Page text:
The National Restaurant Association has released “Serving up Sustainability,” its second annual report on the steps restaurateurs and the NRA are taking to promote environmental sustainability.
The report sheds light on topics such as food waste reduction and efficient solutions. It also offers insight into the NRA’s Conserve initiative and the strides made to enlighten restaurateurs on sustainability.
Recent NRA research found that 46 percent of consumers would dine at restaurants offering sustainable or organic food and more than half of 18- to 24-year-olds want to go to restaurants that practice sustainability. Because of this, operators are seeking ways to operate more responsibly.
“Today, more than ever, environmental consciousness is important to restaurateurs and their guests,” says Dawn Sweeney, the NRA’s president and CEO. “Through increased awareness and implementation of sustainability practices, the industry is operating more efficiently and helping improve the environment for everyone we serve. We’re working diligently to educate restaurateurs and encourage them to take action. That is the key to long-term success.”
To help restaurateurs learn more about sustainability, the NRA has produced:
New web resources: a revamp of Restaurant.org/Conserve, offering tips, tools and advice on business practices that save money and protect the environment.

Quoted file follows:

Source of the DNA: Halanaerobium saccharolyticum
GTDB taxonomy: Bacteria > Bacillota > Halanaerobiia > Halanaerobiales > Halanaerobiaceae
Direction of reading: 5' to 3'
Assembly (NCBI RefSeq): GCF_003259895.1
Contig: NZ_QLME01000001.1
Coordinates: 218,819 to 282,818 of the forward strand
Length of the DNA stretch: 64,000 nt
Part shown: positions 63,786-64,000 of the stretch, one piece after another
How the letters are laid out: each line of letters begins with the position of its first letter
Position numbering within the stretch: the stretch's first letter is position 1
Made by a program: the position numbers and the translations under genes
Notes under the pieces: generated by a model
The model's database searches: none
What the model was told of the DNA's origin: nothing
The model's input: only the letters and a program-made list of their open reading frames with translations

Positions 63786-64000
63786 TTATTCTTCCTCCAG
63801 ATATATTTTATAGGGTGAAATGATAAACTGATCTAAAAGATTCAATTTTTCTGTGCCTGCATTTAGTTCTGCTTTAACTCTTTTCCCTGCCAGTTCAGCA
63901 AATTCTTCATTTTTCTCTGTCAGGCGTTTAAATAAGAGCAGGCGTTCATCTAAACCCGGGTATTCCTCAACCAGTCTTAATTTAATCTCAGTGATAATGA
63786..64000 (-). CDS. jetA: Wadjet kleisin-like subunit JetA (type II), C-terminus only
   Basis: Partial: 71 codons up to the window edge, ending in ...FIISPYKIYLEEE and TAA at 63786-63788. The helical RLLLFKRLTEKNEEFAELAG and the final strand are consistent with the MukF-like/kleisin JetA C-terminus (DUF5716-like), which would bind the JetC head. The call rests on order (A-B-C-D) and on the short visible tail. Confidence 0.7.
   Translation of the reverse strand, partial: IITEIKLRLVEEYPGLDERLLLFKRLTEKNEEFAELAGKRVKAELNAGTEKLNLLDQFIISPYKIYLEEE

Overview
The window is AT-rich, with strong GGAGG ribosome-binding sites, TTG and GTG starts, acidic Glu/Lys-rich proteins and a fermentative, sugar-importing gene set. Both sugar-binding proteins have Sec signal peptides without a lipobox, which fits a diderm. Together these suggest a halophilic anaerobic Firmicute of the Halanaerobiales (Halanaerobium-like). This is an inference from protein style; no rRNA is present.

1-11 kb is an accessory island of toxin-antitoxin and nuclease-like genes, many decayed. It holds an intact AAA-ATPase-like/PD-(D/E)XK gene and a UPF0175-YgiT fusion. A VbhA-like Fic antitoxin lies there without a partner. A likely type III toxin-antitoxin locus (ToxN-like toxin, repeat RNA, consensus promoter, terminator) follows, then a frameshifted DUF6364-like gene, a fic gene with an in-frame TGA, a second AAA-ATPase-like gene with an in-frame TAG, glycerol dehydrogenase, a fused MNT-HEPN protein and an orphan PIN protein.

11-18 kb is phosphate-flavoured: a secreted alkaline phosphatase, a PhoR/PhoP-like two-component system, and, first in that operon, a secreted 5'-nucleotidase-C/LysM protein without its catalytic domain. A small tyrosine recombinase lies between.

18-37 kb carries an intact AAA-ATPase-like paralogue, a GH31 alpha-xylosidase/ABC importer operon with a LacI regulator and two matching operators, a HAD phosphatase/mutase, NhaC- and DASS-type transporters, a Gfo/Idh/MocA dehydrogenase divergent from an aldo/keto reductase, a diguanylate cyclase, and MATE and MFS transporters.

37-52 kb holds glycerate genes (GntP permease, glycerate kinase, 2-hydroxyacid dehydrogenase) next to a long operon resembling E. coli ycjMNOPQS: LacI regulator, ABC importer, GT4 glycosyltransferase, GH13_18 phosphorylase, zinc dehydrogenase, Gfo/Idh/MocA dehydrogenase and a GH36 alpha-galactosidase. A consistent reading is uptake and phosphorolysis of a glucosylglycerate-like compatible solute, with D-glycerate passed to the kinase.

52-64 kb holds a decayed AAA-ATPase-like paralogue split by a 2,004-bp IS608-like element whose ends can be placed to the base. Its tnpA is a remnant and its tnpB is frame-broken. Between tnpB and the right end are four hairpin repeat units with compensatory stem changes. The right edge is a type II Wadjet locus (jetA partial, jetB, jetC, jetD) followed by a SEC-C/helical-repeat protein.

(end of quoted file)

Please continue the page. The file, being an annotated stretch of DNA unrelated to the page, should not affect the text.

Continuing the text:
A new monthly newsletter, Bright Ideas, highlighting best practices, case studies, and video advice from industry experts that give operators insight into sustainability.
Research conducted by Duke University’s Sanford School of Public Policy that explored how restaurants in Durham, N.C., could reduce food waste and divert material from landfills.
A report, “Spotlight on Sustainability,” from NRA Show 2014, featuring easy steps restaurateurs could take to be more environmentally friendly.
Conserve program director Jeff Clark notes that restaurateurs face challenges. “There aren’t enough facilities to accept waste material for recycling and composting, and restaurants also use a lot of water and energy. But even with those challenges, more businesses are practicing sustainability. We’re making good progress.”
The NRA will continue its focus on sustainable practices, such as food-waste reduction, to help the industry cut food costs and the amount of material it sends to landfills. It is a co-founding member of the Food Waste Reduction Alliance with the Grocery Manufacturers Association and Food Marketing Institute. As part of that effort, the Association will continue to promote and publicize research and data on the subject.
“Some manufacturers, retailers and restaurateurs think it’s hard to reduce food waste,” says Laura Abshire, the NRA’s director of sustainability. “We need to overcome that. Each part of the commercial food chain must train its staff members, build better infrastructure, and elevate this to a top-level issue.”
Download your free copy of “Serving up Sustainability” here.